It all seems like that great scene from the movie Casablanca: At the request of the Nazis the hopelessly corrupt local top cop shuts down’s Rick’s, claiming “I am shocked, there is gambling on the premises.” As he finishes this statement the manager of the illegal casino comes out and hands him his winnings for the evening.
Now imagine Wall Street as that cop. They are shocked, shocked at a rise in jobless claims. They have abandoned all common sense, or perhaps they are visiting malls and restaurants and construction sites and state and local budget meetings these first days of January. Historically, people do not file the last couple of weeks of the year, they postpone filing. And they are doing it now in the face of a dead economy.
And the Street is happy underneath it all, for the jobless claims number is the equivalent of the casino manager handing them cash. But instead of an actor it is Ben Bernanke, the man who has pledged umpteen times to do whatever it takes in the face of a dead economy. So the market will stay buoyant -- up even, perhaps a little but really down; floating on a sea of liquidity in the face of a weak and eventually deteriorating economy.
The data itself? Seasonally adjusted initial jobless claims rose 35,000 to 445,000 for the week ending January 8. Actual claims rose 33% or 192,000 to 770,000. That is a lot of claims.
In one way the Street does not emulate that corrupt cop – who turns out to be a good guy. That's something that will not likely happen on the Street. Also, the Street actually believes the U.S. economy is going to turn around this year. That too is not going to happen, for the following reasons:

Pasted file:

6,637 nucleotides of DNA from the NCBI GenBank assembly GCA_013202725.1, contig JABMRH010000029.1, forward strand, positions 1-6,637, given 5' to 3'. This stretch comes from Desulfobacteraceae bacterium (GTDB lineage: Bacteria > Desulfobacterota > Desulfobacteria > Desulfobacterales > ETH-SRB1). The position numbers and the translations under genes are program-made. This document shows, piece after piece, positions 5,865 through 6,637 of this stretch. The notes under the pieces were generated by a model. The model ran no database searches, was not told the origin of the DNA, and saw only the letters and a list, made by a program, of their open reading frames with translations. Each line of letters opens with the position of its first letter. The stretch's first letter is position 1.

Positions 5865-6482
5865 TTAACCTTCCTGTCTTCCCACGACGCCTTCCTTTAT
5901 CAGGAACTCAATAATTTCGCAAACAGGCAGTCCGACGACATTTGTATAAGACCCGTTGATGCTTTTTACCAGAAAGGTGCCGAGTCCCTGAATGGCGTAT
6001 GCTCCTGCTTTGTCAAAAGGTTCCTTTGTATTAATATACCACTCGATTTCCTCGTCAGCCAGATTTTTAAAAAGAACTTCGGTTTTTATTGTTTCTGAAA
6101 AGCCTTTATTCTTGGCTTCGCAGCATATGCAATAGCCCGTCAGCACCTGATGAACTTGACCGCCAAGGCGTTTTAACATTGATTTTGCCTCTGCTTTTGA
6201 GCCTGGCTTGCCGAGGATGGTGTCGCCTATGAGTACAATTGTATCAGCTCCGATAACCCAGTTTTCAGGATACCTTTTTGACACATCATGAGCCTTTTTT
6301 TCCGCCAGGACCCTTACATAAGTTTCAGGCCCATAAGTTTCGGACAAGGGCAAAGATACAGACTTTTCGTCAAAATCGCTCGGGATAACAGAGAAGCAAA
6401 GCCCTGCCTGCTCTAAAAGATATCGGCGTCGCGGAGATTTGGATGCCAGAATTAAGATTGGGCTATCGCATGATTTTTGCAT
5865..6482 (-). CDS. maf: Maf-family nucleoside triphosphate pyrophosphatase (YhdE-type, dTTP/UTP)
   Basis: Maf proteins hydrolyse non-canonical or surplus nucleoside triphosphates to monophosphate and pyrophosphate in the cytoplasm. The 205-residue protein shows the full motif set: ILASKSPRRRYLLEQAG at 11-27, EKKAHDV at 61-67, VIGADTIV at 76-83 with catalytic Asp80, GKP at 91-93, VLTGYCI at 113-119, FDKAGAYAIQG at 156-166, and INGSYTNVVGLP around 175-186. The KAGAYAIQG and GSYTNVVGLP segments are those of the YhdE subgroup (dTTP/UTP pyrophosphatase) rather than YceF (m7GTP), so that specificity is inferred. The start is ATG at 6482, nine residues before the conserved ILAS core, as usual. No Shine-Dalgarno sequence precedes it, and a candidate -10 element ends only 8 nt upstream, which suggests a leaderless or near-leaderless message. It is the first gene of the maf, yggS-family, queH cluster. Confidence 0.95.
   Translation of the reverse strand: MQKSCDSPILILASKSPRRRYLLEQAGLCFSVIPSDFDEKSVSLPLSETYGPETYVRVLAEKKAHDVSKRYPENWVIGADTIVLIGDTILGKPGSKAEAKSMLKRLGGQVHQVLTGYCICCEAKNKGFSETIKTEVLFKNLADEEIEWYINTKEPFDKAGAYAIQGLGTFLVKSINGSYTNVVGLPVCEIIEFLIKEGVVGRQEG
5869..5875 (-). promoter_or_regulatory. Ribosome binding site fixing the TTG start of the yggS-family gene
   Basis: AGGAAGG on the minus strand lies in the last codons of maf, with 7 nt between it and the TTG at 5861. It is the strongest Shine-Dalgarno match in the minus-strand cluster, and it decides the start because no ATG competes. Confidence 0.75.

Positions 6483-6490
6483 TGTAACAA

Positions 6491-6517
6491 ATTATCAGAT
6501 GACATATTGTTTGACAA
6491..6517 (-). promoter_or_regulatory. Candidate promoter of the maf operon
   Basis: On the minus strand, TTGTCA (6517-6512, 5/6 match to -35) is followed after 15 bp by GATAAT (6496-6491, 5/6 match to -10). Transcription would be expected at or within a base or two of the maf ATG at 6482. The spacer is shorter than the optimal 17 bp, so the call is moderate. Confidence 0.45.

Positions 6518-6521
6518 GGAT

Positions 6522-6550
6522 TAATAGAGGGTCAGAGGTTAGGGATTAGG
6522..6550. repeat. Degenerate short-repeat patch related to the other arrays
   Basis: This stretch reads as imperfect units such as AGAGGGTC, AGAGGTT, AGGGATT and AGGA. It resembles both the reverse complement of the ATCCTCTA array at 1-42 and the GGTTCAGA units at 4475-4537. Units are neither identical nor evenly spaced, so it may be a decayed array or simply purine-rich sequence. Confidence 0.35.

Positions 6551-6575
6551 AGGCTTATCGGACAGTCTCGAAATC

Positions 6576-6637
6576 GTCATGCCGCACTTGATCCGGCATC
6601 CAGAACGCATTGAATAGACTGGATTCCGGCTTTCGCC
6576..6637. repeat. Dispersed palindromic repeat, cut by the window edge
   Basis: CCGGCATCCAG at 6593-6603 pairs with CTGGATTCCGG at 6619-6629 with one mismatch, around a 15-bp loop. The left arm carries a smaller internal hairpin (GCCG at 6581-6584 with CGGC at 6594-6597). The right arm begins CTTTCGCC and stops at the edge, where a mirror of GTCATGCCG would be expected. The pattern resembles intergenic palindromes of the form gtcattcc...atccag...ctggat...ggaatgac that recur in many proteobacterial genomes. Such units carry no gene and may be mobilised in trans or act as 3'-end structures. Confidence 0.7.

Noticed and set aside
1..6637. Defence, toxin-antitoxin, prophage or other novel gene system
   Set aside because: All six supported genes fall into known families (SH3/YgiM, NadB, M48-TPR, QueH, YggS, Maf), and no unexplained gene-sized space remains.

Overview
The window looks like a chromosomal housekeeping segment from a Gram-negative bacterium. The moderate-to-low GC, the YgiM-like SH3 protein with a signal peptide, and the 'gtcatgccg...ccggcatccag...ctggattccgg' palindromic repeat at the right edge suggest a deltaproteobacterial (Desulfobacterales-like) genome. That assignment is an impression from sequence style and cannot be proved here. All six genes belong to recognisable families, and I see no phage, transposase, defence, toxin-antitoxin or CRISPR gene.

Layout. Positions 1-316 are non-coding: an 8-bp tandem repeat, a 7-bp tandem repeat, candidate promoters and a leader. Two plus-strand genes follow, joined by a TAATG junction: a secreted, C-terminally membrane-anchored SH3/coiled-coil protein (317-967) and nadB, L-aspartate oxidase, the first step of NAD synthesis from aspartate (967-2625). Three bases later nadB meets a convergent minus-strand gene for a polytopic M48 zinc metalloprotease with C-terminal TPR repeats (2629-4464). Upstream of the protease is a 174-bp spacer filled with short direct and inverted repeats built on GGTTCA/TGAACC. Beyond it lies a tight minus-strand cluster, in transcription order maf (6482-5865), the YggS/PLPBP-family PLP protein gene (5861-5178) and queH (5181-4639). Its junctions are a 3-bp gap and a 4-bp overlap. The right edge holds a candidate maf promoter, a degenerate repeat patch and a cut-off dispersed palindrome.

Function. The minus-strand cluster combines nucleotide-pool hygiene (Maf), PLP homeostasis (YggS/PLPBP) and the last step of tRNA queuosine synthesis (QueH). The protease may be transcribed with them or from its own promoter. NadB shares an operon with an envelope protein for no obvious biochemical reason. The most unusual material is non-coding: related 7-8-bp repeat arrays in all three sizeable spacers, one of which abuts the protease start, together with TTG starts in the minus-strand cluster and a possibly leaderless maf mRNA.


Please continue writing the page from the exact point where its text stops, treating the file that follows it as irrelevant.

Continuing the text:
The engines of the economy – employment, credit and accumulated wealth – are all broken. Employment continues to suffer through its sharpest contraction in the work force since the end of World War II. Credit continues to contract and now banks are proposing a standard of 30% down for a house if they plan to securitize the note. Wealth is off 35% or so between home prices and the stock market.
The engine for employment is housing and it is broken and will be for at least four more years. Just look at the current late payment/default/foreclosure rates and do the math. Then juxtapose this against inventory. No boom in housing, And remember, if single family starts double and then almost double again we will then be back where we were four years ago.
The U.S. consumer is now deep into what I call the New Frugal. They will buy pounds of high quality products – Apple (AAPL) iPads, Ralph Lauren, Coach – and forego other items. This will end up contracting the number of transactions, the number of retailers, the number of retail jobs and the number of malls. Check it out yourself: Credit card revenues are up, transactions flat to down. Fewer items, each more expensive on average.
The bottom line is simple: It is all about housing. No housing rebound, we slide into a double dip. Any one of thoe pundits on CNBC who states "animal spirits" and "organic growth" is going to make a dent in the unemployment and underemployment is talking their own book or dating a producer. Maybe both.
What to do? Short the bottom of consumer spending -- take a look at Dollar General (DG), extremely welll-managed and extremely overvalued. Go long the top of consumer spending -- the aforementioned Ralph Lauren (RL) and Coach (COH). And if you buy the home builders, well, there is a bridge to Brooklyn for sale that I can get you a deal on. My great grandmother walked across that bridge the day it opened in 1883 and probably sold part of it right then. Ironically, when she reached her destination, she cleaned offices on Wall Street.